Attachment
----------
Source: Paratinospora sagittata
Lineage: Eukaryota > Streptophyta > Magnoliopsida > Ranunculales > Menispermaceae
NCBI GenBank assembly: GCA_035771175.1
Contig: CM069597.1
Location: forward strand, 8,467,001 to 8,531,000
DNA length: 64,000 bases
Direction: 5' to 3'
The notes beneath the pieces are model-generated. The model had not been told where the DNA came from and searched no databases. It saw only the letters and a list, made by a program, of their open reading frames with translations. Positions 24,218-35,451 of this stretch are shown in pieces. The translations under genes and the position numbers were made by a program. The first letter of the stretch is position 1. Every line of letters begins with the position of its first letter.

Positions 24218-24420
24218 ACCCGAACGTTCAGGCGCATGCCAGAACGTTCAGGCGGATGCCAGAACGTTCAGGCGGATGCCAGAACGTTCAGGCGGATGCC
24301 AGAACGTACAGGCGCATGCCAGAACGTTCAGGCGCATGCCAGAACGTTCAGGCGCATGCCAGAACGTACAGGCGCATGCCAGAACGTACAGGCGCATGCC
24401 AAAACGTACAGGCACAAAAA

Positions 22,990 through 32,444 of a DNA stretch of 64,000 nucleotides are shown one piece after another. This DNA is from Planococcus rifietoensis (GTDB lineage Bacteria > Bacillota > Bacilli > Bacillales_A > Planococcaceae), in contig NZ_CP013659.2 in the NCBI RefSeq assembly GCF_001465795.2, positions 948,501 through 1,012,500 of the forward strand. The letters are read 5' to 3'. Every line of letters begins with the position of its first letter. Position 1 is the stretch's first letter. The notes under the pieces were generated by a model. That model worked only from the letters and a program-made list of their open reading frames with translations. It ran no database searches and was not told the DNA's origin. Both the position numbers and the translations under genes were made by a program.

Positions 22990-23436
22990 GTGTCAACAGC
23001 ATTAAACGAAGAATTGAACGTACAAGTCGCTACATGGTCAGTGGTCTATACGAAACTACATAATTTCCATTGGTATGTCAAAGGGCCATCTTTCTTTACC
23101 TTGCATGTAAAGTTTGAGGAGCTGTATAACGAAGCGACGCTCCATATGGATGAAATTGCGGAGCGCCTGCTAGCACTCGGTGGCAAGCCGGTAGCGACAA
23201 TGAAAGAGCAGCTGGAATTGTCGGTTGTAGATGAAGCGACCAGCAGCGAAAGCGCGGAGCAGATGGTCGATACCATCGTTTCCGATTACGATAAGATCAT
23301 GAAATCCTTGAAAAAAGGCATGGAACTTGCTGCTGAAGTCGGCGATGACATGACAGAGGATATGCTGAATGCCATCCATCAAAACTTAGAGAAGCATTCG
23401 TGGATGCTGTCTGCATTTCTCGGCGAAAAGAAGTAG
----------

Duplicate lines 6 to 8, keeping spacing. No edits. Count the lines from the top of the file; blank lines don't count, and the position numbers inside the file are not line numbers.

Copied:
DNA length: 64,000 bases
Direction: 5' to 3'
The notes beneath the pieces are model-generated. The model had not been told where the DNA came from and searched no databases. It saw only the letters and a list, made by a program, of their open reading frames with translations. Positions 24,218-35,451 of this stretch are shown in pieces. The translations under genes and the position numbers were made by a program. The first letter of the stretch is position 1. Every line of letters begins with the position of its first letter.